Wednesday, July 8, 2009
What’s wrong with regular publishing?
For an author, the main advantage of traditional publishers is that they generally pay authors advance money up front and pay a royalty on the books they sell. They also have better distribution than self-publishers have, and are more likely to get books onto the shelves of bookstores. They have employees who know how to design, edit and promote. Their credibility makes it more likely that their books will be reviewed. The first two points are not necessarily advantages.
The system of paying advances and royalties works against new authors and authors writing for niche markets. Since publishers have money at risk, they prefer to invest in sure things.
Here’s what traditional publishers like to invest their time, money and resources in:
Authors like Stephen King, J. K. Rowling, Ian Fleming or William Shakespeare who have sold well in the past
Celebrities with fame and followers, that can help sell a book about almost anything (Donald Trump’s Top Dish Washing Secrets, Oprah Talks About Clipping Hedges, Brittney Spears Reveals Intimate Potato Peeling Techniques, How Princess Di Washed her Hair)
Popular topics like getting rich, getting a better job, living longer, having better sex, giving up smoking, getting organized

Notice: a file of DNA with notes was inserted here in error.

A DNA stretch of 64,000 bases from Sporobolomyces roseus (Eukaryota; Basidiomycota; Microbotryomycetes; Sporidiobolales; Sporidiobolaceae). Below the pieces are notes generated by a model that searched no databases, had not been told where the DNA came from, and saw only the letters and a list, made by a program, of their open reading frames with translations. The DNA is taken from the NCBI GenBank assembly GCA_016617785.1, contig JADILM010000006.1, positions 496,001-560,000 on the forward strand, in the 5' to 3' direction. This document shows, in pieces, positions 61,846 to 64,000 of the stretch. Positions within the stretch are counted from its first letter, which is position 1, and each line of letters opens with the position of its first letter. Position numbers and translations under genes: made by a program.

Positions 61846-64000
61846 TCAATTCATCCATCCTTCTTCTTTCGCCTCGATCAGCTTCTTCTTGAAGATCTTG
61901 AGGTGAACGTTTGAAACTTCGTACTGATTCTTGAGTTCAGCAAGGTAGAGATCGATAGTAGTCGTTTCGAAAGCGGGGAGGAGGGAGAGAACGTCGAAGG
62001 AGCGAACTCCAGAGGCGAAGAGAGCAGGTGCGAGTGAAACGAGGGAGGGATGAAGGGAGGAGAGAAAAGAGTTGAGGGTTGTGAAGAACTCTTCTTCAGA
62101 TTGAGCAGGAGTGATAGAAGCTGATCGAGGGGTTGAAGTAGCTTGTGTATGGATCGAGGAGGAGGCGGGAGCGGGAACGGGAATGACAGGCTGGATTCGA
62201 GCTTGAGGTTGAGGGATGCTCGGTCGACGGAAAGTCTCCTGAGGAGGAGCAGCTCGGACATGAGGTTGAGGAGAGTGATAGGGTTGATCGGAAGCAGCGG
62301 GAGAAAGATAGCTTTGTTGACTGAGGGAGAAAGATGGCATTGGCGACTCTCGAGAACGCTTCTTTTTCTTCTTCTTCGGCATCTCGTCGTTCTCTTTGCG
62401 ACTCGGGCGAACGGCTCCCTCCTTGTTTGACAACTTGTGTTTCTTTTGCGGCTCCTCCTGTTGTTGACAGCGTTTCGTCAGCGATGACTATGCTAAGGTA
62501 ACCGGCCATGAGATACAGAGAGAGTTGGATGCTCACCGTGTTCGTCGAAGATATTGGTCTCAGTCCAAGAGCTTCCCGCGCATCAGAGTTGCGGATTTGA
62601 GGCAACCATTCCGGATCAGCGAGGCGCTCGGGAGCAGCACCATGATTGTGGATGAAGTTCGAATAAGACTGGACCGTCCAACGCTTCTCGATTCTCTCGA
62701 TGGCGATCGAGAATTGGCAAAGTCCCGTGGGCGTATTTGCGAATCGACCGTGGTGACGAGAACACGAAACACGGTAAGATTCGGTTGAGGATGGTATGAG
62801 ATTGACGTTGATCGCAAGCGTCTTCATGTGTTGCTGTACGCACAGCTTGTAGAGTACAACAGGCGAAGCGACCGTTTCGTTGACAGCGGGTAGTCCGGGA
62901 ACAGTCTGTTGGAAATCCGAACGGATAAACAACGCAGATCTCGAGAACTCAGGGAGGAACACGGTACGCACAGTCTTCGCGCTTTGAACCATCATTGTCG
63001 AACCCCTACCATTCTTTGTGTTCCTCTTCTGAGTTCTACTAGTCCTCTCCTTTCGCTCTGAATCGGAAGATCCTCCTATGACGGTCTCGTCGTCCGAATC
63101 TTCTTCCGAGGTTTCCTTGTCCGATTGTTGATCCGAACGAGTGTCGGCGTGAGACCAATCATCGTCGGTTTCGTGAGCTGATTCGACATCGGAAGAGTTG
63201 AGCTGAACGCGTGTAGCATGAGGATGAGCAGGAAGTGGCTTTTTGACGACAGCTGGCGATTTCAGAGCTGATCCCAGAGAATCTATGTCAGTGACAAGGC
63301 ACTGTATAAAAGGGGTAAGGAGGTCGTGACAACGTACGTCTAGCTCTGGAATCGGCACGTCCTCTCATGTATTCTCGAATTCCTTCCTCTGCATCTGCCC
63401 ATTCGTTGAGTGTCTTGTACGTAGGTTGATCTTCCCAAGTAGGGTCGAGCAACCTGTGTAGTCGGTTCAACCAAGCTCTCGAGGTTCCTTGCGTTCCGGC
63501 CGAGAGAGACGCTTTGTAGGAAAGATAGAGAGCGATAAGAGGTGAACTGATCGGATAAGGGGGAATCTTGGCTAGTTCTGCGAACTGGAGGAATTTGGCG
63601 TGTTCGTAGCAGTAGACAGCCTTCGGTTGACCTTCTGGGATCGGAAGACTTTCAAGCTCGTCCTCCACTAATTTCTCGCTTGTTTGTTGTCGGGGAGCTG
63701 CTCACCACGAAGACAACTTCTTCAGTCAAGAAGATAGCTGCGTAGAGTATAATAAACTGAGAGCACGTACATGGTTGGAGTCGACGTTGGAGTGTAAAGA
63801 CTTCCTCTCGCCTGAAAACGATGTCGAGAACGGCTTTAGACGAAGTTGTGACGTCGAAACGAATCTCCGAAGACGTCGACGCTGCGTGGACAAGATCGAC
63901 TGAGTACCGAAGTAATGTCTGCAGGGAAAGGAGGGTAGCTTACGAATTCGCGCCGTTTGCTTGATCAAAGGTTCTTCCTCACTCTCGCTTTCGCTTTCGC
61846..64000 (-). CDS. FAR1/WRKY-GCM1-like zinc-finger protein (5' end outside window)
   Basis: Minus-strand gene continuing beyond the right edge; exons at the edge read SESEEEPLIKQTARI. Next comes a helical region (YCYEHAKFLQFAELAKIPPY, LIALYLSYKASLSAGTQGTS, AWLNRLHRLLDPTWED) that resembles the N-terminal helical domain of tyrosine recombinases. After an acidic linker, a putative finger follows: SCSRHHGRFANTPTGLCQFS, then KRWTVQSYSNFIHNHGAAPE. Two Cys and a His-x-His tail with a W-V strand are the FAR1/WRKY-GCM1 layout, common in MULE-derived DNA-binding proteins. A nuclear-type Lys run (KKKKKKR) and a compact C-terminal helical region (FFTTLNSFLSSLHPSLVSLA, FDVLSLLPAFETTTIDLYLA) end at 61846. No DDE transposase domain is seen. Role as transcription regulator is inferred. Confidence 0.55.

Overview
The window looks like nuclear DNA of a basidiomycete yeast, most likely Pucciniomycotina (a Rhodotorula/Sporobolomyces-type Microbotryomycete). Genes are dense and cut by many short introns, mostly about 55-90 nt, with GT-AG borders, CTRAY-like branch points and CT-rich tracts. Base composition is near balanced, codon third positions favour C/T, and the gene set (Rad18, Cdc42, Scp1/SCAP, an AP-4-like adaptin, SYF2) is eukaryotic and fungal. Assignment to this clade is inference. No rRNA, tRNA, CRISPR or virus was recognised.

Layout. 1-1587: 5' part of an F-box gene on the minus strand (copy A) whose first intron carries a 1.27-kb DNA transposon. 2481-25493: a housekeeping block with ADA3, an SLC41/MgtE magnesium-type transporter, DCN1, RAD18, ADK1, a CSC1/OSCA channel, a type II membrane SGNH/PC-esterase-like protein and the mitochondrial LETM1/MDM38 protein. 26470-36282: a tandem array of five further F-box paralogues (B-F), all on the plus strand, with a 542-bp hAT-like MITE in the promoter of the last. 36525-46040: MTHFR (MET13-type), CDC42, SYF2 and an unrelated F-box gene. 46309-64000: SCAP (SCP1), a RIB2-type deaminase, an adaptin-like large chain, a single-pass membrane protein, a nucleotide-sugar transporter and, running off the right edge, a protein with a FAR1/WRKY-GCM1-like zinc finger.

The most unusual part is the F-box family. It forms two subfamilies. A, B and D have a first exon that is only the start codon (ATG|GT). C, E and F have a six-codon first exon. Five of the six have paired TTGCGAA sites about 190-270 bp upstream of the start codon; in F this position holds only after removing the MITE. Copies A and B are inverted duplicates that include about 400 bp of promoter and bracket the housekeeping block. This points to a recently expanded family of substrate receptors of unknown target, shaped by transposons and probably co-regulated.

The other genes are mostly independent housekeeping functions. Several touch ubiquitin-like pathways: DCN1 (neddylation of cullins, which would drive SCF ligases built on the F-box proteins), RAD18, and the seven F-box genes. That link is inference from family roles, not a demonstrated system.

In addition to the gates that are often closed to new authors, there are other problems with traditional publishing:
First is the use of offset printing presses. These behemoth machines produce books less expensively than the laser printers that are used for Print On Demand, but they are not economical for small print runs. Really low prices occur when 100,000 copies of a best-seller are churned out. If a new author somehow gets a contract, the initial press run is typically 5,000 books. If the publisher can’t reasonably expect to sell most of those 5,000 books, the author does not get a contract. Most books fail, but if the publisher could economically print a few hundred books the first time around for book reviews and test marketing, there would be much less risk and more authors could get deals. The advance against royalties would probably be lower (maybe even nothing), but the chance of getting published, with future rewards, would be higher.
If the first printing of 5,000 copies does sell out pretty quickly, there’s good news and bad news. The good news is obvious. The bad news is that the publisher has to decide how many more books to print. Should it another 5,000, 15,000, 150,000? Any number is a guess, and a gamble. If too many are printed in anticipation of big demand and most are unsold, the whole project could be a failure and lose money. If too few are printed, potential customers will be pissed-off and may not want to wait for additional copies to become available. They may spend their money on other books, or lose interest by the time the books become available. People at the publishing companies who guess right most of the time are worth a lot of money. Those who guess wrong too often lose their jobs.
The quantities involved in offset printing produce other problems and costs, such as climate-controlled warehousing, shipping to booksellers, lots of people handling each book, and dealing with unsold books.